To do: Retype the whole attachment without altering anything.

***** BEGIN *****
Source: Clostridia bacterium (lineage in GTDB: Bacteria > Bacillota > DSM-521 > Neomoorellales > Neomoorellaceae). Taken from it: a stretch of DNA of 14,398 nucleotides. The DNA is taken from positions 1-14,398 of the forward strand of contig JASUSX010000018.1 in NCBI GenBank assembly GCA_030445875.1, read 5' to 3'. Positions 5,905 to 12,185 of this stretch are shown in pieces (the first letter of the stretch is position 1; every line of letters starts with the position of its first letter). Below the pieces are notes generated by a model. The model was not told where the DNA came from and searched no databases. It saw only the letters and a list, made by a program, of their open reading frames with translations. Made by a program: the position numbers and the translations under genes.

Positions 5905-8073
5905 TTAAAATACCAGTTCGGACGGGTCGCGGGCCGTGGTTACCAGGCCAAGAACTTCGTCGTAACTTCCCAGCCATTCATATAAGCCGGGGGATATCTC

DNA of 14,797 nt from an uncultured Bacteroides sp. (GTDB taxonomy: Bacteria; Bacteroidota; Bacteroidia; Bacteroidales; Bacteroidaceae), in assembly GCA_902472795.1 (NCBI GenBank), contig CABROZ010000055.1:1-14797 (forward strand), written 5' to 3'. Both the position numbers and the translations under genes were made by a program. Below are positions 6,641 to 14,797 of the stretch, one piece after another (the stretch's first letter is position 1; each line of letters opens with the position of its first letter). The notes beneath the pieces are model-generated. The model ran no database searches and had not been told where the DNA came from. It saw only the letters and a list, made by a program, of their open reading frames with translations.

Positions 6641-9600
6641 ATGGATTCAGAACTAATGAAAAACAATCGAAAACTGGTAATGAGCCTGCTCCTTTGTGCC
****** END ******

Source: Clostridia bacterium (lineage in GTDB: Bacteria > Bacillota > DSM-521 > Neomoorellales > Neomoorellaceae). Taken from it: a stretch of DNA of 14,398 nucleotides. The DNA is taken from positions 1-14,398 of the forward strand of contig JASUSX010000018.1 in NCBI GenBank assembly GCA_030445875.1, read 5' to 3'. Positions 5,905 to 12,185 of this stretch are shown in pieces (the first letter of the stretch is position 1; every line of letters starts with the position of its first letter). Below the pieces are notes generated by a model. The model was not told where the DNA came from and searched no databases. It saw only the letters and a list, made by a program, of their open reading frames with translations. Made by a program: the position numbers and the translations under genes.

Positions 5905-8073
5905 TTAAAATACCAGTTCGGACGGGTCGCGGGCCGTGGTTACCAGGCCAAGAACTTCGTCGTAACTTCCCAGCCATTCATATAAGCCGGGGGATATCTC

DNA of 14,797 nt from an uncultured Bacteroides sp. (GTDB taxonomy: Bacteria; Bacteroidota; Bacteroidia; Bacteroidales; Bacteroidaceae), in assembly GCA_902472795.1 (NCBI GenBank), contig CABROZ010000055.1:1-14797 (forward strand), written 5' to 3'. Both the position numbers and the translations under genes were made by a program. Below are positions 6,641 to 14,797 of the stretch, one piece after another (the stretch's first letter is position 1; each line of letters opens with the position of its first letter). The notes beneath the pieces are model-generated. The model ran no database searches and had not been told where the DNA came from. It saw only the letters and a list, made by a program, of their open reading frames with translations.

Positions 6641-9600
6641 ATGGATTCAGAACTAATGAAAAACAATCGAAAACTGGTAATGAGCCTGCTCCTTTGTGCC